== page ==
I am a glutton for punishment. This hasn’t always been the case. I blame the recent shift in judgment on two old friends.
For years I avoided scary movies like the plague. If blood, killing, screaming, kidnapping, or aliens were involved, I was not. Eerie fog? Escaped psycho villains? Not a chance. So, you would think that when these two so-called friends suggested not one, but two horror movies on one uneventful night, I would have protested more than I did. I blame it on the lure of the 3D experience “My Bloody Valentine” offered. Because the next thing I knew, there we were, sporting lopsided 3D glasses on the couch in a very dark living room, watching a bunch of teenagers meet their gory demise in a creepy old coalmine.
I feel that night may have given me a false sense of security. Sitting in the comfort of my own home, locked safely away from the outside world (and only a few inches away from the light switch) helped make a much braver audience member out of me. By the time the second movie ended, my feathers were puffed and I felt ready to face the big screen. A few weeks later, I walked into my first true horror film experience and thought back to my living room and miscalculated the ridiculousness that the directors had thrown at us. As the opening scenes from “Drag Me to Hell” began to play across the 40-foot span and the increased decibels of the surround sound filled my ears, I quickly realized how wrong I had been.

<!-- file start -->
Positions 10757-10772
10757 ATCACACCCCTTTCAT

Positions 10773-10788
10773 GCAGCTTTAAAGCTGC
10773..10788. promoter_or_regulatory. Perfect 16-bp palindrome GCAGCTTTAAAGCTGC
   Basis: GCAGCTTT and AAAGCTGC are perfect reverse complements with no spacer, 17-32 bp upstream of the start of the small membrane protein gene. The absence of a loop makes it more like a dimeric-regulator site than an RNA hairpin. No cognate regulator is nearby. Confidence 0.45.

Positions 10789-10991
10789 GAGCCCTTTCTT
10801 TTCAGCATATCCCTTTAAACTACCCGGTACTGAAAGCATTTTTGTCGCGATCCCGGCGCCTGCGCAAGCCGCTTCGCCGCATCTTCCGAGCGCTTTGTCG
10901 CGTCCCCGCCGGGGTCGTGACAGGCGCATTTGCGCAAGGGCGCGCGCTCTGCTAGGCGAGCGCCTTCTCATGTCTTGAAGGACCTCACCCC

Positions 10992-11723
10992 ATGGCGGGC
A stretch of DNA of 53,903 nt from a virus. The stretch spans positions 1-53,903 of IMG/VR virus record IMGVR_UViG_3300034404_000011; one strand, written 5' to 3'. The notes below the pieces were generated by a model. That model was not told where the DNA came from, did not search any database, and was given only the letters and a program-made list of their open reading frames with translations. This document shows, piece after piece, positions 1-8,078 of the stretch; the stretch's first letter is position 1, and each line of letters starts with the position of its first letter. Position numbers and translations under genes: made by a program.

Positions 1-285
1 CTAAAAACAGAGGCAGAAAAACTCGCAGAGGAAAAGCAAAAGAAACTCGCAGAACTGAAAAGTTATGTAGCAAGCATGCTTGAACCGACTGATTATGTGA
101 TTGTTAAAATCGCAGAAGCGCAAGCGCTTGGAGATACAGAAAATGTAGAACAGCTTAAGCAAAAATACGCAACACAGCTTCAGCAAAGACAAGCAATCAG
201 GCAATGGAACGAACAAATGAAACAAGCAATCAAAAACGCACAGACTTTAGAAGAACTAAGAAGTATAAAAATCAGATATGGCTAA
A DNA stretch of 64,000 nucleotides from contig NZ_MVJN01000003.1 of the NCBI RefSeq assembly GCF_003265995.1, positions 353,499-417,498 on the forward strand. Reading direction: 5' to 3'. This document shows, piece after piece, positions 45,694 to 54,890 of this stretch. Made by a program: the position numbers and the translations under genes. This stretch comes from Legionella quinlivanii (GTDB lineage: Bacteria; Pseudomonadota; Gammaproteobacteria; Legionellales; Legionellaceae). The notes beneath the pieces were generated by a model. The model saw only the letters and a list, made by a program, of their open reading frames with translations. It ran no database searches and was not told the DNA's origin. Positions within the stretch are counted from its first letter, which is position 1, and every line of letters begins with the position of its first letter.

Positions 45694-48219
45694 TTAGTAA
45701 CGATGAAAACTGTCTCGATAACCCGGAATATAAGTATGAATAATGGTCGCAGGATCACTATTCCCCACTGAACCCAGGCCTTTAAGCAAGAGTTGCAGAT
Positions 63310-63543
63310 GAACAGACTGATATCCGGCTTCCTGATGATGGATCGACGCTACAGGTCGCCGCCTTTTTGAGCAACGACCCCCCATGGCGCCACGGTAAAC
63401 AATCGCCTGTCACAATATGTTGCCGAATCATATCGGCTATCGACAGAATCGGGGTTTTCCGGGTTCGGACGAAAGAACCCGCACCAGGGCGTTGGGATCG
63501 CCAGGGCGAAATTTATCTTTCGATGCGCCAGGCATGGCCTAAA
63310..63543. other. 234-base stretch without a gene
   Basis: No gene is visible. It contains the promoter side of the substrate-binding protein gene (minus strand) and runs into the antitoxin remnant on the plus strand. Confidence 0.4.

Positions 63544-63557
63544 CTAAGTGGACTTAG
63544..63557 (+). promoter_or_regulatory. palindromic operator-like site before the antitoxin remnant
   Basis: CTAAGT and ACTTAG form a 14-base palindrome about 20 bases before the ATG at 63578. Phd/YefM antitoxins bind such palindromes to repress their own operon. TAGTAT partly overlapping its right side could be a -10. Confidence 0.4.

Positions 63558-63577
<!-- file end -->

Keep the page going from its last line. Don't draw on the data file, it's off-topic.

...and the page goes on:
This is where the gluttony comes in. Even after clinging to the person next to me for the entirety of the movie and swearing afterwards “never again,” it wasn’t long before I found myself standing in line saying “one please” for Jennifer’s Body. If that wasn’t bad enough, the company responsible for “Paranormal Activity” decided Harrisonburg needed to “be a part of the phenomenon,” leaving me yet again watching a movie with only one eye half open, hiding safely behind both hands.
Despite the terror I face each time, I find myself begging for more. Although it’s much cheaper to watch from the safety of Huffman Hall, my 13-inch ten-year-old Sony just doesn’t compare to the theater experience. This dilemma is why I can’t wait for the free advanced screening of “The Fourth Kind” next week. I just hope whoever sits next to me is prepared to deal with the screaming, gasping, and possible clutching that very well may occur.